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Fire grows to 1,900 acres as it enters more forested area
The Fairfield Fire burned west on Tuesday afternoon along the north rim of Sinks Canyon, leaving a swath of scorched earth behind it, to the right. The blaze was estimated at 1,909 acres as of 1 p.m. Wednesday. Photo by Eric Blom

Fire grows to 1,900 acres as it enters more forested area

Jul 24, 2013 - By Eric Blom Staff Writer

The wildfire in Sinks Canyon grew more than 1,900 acres by Wednesday morning. Westerly winds pushed the Fairfield Fire away from the Homestead Park subdivision and uphill.

"There's no resources that are up there, but what we're watching for is that it's not able to get into that area (to the west) and come back around," U.S. Forest Service fire information officer Carl Jungck said. "It's pushing into the forest now."

He the fire is 15 percent contained because officials decided a bulldozed line in front of the Homestead subdivision was considered strong enough to hold back the blaze.

Jungck said the fire is still under investigation after one fire investigator studied the fire's origin on Tuesday and another joined him on Wednesday.

On Tuesday afternoon, however, a fire investigator stated on two-way radio, "I don't think it was human caused. It's just not showing signs."

Smaller crew

Fewer firefighters were engaged in the battle on Wednesday -- 138 -- down from the Tuesday's total of 210, but officials said the decrease will not affect their ability to fight the fire.

"That was due to the local Fremont County firefighters have been sent home so they can initial attack other fires in the area and so they could go back to their regular jobs," Jungck said. "We're still manning the fire, we're still suppressing it, we still have people protecting those structures."

Local crews had largely worked to protect houses in the Homestead subdivision, but with the bulldozed line in place and the shift in wind direction, they were not needed, he said. More out-of-state fire fighters would arrive Wednesday and Thursday.

An array of aircraft was also battling the blaze Wednesday including six single-engine airplanes, two heavy helicopters, two light helicopters and a very large air tanker.

Wednesday morning, the firefighters were expecting a westward wind to push the fire deeper into the forest, Jungck said.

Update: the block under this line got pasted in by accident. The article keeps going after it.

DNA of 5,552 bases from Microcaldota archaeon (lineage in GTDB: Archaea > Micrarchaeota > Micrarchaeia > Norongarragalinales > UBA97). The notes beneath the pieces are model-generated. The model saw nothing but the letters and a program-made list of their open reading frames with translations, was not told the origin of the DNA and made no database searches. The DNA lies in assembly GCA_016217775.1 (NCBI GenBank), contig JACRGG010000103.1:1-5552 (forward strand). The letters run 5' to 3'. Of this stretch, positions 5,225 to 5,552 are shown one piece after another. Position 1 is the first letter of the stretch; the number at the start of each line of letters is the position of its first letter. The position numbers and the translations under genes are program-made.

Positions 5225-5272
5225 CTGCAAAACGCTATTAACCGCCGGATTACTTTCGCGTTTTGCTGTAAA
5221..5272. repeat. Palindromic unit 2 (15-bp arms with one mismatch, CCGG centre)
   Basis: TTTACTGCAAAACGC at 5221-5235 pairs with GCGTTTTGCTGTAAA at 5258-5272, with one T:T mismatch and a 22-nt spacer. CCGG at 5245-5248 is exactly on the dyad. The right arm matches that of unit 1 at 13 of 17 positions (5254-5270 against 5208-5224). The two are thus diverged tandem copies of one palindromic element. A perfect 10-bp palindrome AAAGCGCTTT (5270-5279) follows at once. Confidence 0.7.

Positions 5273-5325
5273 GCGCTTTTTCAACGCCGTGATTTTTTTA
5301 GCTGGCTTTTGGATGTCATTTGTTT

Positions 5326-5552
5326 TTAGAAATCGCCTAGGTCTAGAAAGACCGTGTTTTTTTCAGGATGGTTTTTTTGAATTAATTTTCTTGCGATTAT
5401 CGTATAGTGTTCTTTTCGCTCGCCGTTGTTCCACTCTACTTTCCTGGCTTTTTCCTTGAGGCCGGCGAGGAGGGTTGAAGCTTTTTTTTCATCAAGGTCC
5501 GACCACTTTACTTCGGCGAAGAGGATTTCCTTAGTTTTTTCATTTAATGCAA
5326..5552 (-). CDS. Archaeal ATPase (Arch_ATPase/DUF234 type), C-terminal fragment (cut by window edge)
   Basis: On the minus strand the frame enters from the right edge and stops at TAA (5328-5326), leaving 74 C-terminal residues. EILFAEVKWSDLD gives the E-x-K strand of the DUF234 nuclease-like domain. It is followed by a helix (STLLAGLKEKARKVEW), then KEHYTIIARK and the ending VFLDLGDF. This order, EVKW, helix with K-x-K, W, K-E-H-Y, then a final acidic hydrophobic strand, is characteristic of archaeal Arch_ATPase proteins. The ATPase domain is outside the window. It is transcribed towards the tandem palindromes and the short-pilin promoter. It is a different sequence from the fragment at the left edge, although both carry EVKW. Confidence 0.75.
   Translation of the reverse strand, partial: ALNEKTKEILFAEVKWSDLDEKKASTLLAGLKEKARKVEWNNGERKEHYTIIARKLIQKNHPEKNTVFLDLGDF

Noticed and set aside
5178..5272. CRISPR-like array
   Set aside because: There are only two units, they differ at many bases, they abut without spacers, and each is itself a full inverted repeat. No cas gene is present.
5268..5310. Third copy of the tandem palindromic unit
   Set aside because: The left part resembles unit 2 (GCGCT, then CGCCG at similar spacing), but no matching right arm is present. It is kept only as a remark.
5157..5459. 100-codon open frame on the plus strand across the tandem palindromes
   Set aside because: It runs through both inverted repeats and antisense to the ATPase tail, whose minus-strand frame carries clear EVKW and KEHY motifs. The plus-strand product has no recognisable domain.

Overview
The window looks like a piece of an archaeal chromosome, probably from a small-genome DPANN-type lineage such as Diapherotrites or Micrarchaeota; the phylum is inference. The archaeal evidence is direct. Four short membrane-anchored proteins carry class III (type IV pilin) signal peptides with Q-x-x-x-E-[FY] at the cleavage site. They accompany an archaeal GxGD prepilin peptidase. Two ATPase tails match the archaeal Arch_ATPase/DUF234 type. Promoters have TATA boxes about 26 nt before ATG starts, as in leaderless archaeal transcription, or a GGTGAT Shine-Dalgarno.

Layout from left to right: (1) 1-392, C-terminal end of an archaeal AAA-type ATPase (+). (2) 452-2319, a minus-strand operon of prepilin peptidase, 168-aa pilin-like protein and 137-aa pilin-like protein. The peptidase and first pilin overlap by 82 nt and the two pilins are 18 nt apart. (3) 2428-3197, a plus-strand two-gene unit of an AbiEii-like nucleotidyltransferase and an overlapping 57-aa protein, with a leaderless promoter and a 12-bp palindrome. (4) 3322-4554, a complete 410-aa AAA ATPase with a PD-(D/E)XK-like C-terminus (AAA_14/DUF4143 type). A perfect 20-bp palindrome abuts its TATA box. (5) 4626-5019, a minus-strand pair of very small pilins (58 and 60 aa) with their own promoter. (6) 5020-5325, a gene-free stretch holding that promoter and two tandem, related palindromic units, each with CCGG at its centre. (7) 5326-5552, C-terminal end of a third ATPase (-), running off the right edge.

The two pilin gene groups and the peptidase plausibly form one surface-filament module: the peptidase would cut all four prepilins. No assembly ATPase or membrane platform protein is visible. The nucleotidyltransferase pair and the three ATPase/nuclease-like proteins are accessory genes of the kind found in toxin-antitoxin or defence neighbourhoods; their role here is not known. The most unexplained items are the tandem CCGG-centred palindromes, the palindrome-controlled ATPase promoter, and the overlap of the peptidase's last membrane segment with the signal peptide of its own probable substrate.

As the fire burned through brush and trees Tuesday night and into Wednesday, fire crews were on the edge of the fire. On the ground, they dug lines to connect natural barriers while aircraft dropped water and fire retardant.

Firefighters also burned brush and trees within the breaks in front of the fire to starve it of fuel.

Monday origin

A Forest Service employee first reported the Fairfield Fire at 11 a.m. Monday morning at its origin midway up the northern slope of Sinks Canyon uphill of Bruce's picnic area. Before it turned west, the fire had scorched several miles of the canyon's north slope from top to bottom, reaching to within 50 feet of subdivision's houses and within a few feet of Sinks Canyon Road.

Meeting Wednesday

A public meeting on the Fairfield Fire is at 7 p.m. Wed-nesday at Lander Middle School.

At 6 p.m. Tuesday, a type-two incident command team drawn from across Wyoming, Colorado, Nebraska and South Dakota took charge of the situation.

A local type-three team had been in command, Jungck said. The new team is better able to handle complexities such as the many air units and the close proximity of the fire to structures.

Sinks Canyon Road remains closed. The Homestead subdivision, U.S. Forest Service and Wyoming State Park Camp-grounds in Sinks Canyon, and the University of Missouri Geology Camp are still under an evacuation order. Sinks Canyon Road remains closed between the east entrance of the state park and the top of the switchbacks.

in the canyon.

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Fairfield Fire